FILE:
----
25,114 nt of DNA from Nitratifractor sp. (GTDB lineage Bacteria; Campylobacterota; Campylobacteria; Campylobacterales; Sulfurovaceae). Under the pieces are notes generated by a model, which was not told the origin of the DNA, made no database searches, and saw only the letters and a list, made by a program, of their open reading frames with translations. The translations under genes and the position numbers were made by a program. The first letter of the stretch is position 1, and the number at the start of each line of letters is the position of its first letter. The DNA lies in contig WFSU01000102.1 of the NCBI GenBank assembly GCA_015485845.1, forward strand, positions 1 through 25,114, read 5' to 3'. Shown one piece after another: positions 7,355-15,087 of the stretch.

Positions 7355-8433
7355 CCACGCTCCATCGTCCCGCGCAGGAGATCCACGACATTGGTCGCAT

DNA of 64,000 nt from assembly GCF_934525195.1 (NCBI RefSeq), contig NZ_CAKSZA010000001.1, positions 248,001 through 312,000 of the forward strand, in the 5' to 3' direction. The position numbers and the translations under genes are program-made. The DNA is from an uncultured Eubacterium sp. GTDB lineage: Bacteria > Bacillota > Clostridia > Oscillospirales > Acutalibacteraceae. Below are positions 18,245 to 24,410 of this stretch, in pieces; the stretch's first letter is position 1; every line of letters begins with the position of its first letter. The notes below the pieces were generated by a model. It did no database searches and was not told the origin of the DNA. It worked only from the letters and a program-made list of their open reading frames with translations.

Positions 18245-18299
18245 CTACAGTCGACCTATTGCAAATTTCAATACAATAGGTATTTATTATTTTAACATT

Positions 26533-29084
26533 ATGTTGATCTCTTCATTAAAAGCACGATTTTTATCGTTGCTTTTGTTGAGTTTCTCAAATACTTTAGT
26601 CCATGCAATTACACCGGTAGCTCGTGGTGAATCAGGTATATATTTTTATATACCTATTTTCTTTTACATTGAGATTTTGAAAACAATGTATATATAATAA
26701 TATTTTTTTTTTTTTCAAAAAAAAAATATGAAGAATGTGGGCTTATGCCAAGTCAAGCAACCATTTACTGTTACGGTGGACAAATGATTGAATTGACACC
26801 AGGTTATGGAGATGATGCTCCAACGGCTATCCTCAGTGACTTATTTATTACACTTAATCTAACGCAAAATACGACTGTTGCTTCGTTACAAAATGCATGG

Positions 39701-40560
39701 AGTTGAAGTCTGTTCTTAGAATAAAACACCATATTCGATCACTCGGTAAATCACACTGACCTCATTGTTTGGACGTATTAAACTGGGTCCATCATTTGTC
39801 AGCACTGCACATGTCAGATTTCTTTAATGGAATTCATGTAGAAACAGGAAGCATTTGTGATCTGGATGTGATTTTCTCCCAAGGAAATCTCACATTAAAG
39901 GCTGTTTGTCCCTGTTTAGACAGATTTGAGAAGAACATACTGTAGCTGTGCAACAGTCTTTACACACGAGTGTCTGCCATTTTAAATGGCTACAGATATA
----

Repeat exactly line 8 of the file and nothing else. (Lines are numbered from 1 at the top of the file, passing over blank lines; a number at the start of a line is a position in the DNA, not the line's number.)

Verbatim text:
26533 ATGTTGATCTCTTCATTAAAAGCACGATTTTTATCGTTGCTTTTGTTGAGTTTCTCAAATACTTTAGT